Our first goal was to analyze how the behavior of these groups differs across the three domains we measure (competitiveness, risk-taking, and altruism). Second, we were also interested in understanding whether priming a participant with typically male or female-gendered words affects behavior. For example, we wanted to see if we could change the behavior of cis-people more by priming than trans people.

To do this, we conducted a priming intervention before measuring competitiveness, risk, and altruism. The intervention involved a simple word search task that primed participants with neutral, male, or female words. Priming means nothing else than subconsciously activating a specific mindset. We then compared the behavior of the different subject groups depending on the priming they experienced.

So, our paper included (what we call) a correlational approach, which compared behavior across subject groups, and (what we coined as) a causal approach, which compared behavior within one subject group across different priming conditions.

It was interesting that you used Prolific filters to identify subjects, but then classified them according to survey data. How come?

I think it's always good to include an extra layer of security. So, use the filters, but double-check. Once they were in the study we asked them ‘what is your biological sex’ and ‘what is your gender’? We gave many different options for the gender question, including transgender.

In addition to that, we also measured gender on a continuous scale. We used a questionnaire called the Bem Sex-Role Inventory. Based on a participant’s responses, you are told how male or female they are and then you can also transfer that to different binary categories if you want.

The good news is that your filters on Prolific are very well-calibrated. Regardless of which approach we used, the categorization that we got from the Prolific filters did not really change.

Can you walk us through the main results?

It's a very quick answer, which is that regardless of the economic behavior we were looking at, we generally found that neither gender nor sex play a role in how people behave in our study. We took a number of steps to ensure the validity of these findings including pre-registering, power analyses, and robustness checks for all statistical analyses, still the result remained the same - we do not see that gender or sex within the sample we recruited on Prolific plays a role in behavior.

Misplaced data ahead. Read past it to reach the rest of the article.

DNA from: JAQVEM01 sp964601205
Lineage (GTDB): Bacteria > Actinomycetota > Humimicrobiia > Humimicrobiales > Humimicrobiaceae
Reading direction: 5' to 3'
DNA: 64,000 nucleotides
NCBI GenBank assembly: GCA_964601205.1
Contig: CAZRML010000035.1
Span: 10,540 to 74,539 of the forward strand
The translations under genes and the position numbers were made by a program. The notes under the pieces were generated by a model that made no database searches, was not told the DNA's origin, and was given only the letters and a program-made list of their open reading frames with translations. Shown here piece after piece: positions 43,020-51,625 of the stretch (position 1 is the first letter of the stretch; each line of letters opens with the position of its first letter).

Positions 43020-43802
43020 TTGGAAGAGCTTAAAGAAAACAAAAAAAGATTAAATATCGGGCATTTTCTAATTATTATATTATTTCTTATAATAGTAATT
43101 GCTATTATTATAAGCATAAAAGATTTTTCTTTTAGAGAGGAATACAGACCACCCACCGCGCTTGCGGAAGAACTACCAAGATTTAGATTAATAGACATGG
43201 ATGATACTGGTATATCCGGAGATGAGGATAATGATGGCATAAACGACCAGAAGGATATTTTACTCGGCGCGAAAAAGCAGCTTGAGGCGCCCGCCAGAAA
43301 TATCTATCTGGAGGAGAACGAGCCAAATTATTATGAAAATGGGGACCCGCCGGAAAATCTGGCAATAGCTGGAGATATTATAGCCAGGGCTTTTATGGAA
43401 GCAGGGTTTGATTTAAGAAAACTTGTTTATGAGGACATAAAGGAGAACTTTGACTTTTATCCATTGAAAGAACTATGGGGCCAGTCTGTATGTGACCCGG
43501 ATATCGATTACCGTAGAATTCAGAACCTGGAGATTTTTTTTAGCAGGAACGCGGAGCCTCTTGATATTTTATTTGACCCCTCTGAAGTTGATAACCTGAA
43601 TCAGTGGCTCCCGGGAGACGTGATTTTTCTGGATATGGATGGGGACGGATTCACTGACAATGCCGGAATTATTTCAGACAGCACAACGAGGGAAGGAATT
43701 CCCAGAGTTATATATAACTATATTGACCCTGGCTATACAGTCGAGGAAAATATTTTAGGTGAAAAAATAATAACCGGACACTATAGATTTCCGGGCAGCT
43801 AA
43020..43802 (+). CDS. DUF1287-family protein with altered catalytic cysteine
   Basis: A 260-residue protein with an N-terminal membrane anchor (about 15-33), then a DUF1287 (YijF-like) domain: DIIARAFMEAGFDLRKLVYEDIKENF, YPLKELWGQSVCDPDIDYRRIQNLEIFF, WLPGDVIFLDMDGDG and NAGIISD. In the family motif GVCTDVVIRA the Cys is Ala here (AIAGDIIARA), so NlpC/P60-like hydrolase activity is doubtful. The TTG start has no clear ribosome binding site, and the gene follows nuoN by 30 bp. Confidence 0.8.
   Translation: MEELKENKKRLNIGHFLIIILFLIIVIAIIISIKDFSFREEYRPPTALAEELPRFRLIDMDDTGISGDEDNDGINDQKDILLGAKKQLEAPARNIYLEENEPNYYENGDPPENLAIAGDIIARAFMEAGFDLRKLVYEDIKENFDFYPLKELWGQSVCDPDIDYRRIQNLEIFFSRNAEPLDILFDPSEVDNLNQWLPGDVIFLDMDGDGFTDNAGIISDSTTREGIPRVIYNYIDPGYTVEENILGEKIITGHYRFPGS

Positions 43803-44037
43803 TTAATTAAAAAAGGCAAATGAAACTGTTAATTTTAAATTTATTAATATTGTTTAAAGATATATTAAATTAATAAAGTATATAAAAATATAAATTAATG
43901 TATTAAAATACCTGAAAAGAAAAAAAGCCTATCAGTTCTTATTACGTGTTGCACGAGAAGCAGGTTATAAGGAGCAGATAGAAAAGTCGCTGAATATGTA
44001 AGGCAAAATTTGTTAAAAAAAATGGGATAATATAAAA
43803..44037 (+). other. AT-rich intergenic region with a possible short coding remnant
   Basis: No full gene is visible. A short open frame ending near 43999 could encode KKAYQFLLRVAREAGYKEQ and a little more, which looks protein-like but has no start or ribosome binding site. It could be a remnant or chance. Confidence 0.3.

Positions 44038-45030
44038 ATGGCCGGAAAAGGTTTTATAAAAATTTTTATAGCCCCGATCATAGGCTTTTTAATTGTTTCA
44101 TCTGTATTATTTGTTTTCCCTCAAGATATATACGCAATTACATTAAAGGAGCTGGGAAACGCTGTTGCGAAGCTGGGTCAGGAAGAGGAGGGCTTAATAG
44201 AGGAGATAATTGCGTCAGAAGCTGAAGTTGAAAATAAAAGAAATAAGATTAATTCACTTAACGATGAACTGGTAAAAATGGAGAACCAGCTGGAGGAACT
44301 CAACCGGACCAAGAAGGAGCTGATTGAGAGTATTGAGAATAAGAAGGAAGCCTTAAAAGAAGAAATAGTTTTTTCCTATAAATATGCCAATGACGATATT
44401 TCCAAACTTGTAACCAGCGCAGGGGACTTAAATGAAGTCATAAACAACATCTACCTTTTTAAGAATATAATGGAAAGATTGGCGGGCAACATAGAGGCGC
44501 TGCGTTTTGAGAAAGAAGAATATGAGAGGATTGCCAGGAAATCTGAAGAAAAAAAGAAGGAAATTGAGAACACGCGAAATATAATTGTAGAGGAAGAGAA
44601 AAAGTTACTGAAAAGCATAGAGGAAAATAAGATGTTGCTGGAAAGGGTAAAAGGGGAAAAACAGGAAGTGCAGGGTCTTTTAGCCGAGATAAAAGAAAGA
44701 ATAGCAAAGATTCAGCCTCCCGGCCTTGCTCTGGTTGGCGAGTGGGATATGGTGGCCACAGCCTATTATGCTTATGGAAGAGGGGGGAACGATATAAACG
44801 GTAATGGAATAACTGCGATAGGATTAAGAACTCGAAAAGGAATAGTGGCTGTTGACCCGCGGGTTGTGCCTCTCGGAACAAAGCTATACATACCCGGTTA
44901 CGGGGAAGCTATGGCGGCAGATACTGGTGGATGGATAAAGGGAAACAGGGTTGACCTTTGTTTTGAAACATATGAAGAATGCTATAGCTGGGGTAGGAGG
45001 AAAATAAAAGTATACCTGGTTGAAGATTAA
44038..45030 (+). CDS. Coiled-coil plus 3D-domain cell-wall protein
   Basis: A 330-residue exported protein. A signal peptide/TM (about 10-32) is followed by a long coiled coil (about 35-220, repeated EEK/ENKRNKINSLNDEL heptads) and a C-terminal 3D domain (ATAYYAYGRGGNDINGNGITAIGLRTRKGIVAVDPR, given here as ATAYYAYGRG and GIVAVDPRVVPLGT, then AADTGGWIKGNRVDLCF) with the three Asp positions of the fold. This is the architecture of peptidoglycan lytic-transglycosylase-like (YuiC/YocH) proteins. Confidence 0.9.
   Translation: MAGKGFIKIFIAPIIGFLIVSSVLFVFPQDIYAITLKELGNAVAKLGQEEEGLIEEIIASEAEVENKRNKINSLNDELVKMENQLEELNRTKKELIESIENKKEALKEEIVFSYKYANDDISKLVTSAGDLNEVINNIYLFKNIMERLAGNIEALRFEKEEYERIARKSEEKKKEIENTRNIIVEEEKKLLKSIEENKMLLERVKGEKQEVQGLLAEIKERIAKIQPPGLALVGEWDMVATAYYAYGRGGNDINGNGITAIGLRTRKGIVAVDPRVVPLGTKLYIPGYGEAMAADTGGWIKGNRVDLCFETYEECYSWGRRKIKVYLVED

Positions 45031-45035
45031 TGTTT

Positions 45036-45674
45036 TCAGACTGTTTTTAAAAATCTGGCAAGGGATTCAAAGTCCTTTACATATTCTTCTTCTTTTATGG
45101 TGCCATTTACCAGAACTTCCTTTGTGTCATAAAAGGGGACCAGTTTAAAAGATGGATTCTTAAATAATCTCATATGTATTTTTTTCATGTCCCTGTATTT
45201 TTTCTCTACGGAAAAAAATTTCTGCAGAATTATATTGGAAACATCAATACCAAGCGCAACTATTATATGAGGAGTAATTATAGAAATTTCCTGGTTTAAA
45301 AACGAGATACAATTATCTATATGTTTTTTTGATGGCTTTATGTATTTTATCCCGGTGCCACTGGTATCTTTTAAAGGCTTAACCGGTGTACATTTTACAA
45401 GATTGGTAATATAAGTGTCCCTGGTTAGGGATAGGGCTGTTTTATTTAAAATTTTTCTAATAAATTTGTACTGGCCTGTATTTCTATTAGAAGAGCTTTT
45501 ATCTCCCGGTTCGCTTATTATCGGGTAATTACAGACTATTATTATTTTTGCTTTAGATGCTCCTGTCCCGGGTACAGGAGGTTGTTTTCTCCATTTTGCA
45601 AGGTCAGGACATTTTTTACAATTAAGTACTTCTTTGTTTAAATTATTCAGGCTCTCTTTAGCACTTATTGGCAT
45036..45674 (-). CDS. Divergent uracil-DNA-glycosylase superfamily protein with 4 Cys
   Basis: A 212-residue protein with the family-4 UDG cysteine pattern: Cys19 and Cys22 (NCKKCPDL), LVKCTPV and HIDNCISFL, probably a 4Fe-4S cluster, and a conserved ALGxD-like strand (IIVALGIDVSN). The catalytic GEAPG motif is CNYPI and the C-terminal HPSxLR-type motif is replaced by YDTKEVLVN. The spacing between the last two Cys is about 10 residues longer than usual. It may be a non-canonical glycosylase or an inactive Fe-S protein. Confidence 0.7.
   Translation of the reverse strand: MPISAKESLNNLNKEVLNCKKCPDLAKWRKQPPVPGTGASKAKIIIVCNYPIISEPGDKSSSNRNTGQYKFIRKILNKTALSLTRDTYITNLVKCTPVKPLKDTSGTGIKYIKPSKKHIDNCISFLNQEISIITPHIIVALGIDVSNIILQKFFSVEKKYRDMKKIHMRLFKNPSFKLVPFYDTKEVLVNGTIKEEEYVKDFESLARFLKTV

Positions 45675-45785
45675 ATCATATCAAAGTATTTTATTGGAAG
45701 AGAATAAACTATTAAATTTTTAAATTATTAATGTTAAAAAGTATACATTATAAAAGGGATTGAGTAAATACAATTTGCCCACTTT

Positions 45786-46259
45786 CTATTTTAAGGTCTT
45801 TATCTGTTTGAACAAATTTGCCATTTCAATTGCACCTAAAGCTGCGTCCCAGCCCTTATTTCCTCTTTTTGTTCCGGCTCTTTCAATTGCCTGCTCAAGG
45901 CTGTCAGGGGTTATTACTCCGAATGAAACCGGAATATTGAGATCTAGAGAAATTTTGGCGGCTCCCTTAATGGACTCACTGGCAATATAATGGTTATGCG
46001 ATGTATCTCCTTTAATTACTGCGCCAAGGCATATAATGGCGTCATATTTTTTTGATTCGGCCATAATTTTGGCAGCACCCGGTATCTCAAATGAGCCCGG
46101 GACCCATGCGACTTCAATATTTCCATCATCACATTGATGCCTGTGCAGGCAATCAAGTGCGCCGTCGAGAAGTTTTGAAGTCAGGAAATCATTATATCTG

It came across in the paper that this was in contrast to what is typically shown. While this may not be specifically true for economic games, it is generally observed in literature that such differences exist. Do you have any hypothesis for why this was not the case in your study?

There is an anecdote I can share. I still run experiments in the lab and online, and it seems that behavior is not always consistent. For example, students may behave differently than non-students, particularly with respect to the domains we explore.

Fortunately, others have, e.g.,  written about competitive behavior and conducted amazing meta-analyses showing that, for example, there is a gender gap in competitiveness among students. Men generally compete more than women. However, the more non-students you sample, the less this gap appears.

So it could also be a bit of an age effect here - as we age and gain more experience, it's perhaps not surprising that we behave differently than when we were toddlers. However, based on this meta-analysis then, it seems that our results are consistent with other studies.

There is a parallel here between what you are discussing and some very famous social psychology research in prejudice work where they looked at the impact of category versus trait priming. I wonder if you think that, in the case of your priming, it would be valuable to try priming traits like "bold," "risky," "macho," and "brave" to prime masculine categories?

I have, with a different group of co-authors,  actually already published a related priming study in Nature Communications. That study focused on priming ‘power’, which is a trait that can be associated with being male. While I agree that your suggestion is very interesting, I am not sure if I would combine my research on gender identities with priming in the future. My main focus is on people with different gender identities and how they behave. If I had more funding, I would explore both areas.

What’s next for you in this area of research?

We have a number of studies ongoing and under review at the moment, so I can’t really discuss them at this point. But we are continuing in this theme of work for the present and hope to have more results to share soon!

Where can our readers stay up-to-date with your research?

The best place to keep up-to-date would be my website or by following me on Twitter (@HFornwagner).

This research was carried out using the Prolific platform and our reliable, highly engaged participants. Sign up today and conduct your best research with our powerful and flexible tools.